Try to identify any top-level “seed keywords” (these are usually one-two word phrases relevant to your charity) that people often search for. For example, ‘animal charity’ or ‘cancer support’. You can then look for longer phrases, that are less competitive but still ‘googled’ regularly. Mapping out all related terms to your charity and your potential donors is a great starting point. You’ll be able to see how much traffic these specific topics get and how competitive they are for building content around.  

  1. Hit the top spots on Google’s results page 

Once you know what keywords you are already ranking for and their current search position, you can re-optimise these pages to boost their position on the Google results page. If your website appears higher up on Google’s results page, you’re more likely to attract more visitors to your site.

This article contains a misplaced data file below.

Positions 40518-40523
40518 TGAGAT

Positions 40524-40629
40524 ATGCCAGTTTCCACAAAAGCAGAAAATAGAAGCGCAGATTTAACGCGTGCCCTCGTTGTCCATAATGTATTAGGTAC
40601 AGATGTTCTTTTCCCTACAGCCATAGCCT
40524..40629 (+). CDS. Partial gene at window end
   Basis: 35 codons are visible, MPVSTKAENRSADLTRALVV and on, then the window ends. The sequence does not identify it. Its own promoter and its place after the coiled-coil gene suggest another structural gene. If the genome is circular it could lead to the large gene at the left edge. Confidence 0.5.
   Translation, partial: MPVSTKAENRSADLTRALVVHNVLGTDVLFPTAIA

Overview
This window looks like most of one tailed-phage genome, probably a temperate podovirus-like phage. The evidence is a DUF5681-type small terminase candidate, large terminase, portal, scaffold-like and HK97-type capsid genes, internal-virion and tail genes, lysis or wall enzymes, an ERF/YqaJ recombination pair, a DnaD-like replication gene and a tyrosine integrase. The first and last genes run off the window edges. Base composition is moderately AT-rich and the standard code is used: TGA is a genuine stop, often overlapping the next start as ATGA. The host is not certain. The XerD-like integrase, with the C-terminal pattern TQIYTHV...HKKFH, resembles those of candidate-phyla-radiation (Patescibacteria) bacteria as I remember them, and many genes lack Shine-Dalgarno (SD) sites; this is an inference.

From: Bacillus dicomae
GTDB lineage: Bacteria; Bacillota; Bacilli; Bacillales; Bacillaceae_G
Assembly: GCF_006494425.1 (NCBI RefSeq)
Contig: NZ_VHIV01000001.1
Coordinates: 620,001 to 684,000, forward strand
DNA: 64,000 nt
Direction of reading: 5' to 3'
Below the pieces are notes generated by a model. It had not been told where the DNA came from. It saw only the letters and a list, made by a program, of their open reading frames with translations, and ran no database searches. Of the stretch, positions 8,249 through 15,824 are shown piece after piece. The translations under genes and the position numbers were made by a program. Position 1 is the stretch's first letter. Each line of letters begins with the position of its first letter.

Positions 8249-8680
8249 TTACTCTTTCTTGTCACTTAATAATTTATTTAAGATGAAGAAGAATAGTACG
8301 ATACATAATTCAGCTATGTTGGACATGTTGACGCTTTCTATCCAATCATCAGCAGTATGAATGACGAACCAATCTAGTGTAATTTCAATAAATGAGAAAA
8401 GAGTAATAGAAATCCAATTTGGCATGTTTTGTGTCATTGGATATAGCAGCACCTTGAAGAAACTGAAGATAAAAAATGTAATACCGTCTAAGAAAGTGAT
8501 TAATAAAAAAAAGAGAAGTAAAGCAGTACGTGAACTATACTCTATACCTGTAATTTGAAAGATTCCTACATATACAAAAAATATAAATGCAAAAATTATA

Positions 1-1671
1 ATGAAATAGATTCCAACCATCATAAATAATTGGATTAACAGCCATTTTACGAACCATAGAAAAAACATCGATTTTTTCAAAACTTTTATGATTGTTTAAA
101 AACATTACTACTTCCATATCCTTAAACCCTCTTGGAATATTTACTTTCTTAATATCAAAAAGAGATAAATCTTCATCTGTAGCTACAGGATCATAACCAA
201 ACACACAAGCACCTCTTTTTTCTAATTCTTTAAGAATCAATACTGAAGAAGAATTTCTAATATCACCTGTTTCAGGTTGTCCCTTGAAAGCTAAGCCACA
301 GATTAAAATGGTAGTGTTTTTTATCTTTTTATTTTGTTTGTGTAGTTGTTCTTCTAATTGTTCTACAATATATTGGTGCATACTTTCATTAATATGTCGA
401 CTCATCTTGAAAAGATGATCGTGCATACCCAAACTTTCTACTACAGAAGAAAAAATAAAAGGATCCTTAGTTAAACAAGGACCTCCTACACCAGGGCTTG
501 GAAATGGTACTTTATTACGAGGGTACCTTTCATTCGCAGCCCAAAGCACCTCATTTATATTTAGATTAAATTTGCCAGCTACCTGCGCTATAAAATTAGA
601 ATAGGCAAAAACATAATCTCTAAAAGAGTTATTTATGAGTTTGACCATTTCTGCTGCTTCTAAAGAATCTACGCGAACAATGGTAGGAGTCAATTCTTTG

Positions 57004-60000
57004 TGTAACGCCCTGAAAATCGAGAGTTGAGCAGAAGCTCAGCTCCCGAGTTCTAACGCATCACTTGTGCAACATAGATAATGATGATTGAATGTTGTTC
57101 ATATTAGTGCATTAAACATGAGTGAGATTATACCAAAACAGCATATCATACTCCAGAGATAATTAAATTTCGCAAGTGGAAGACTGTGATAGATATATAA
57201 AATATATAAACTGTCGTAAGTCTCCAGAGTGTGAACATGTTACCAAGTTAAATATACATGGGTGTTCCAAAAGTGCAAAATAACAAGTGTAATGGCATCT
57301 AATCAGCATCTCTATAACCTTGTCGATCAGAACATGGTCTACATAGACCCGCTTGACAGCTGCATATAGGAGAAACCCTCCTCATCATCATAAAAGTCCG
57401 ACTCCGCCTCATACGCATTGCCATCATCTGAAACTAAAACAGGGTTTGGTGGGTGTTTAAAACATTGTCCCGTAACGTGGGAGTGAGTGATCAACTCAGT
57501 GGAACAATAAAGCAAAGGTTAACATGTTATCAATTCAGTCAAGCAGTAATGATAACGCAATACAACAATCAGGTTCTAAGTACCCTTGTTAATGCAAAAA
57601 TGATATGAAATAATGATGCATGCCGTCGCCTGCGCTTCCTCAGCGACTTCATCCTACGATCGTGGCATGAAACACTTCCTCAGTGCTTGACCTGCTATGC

If your website features in the top 20 results (the first two pages of Google’s results page), Google already believes your page is relevant and just needs a little tweaking to rank in the top spots. With just a few changes, you could see massive results in just a few days.  

Being in the top three results makes a huge difference. Although data varies, it’s reported that the number one spot on Google gets about 39.6% of the search traffic for each specific keyword phrase. Number two gets around 18.4%, and number three gets about 10.1%. Being in those top spots will drive huge amounts of traffic to your website.   

Here’s how to get your website up there with the best…  

  1. Include keywords  

To rank highly, your website must regularly feature your specific keywords. To check what keywords your website is ranking for, head to SEMrush

In SEMrush, and underneath Organic Research, click on “view details” to view the top Organic Keywords: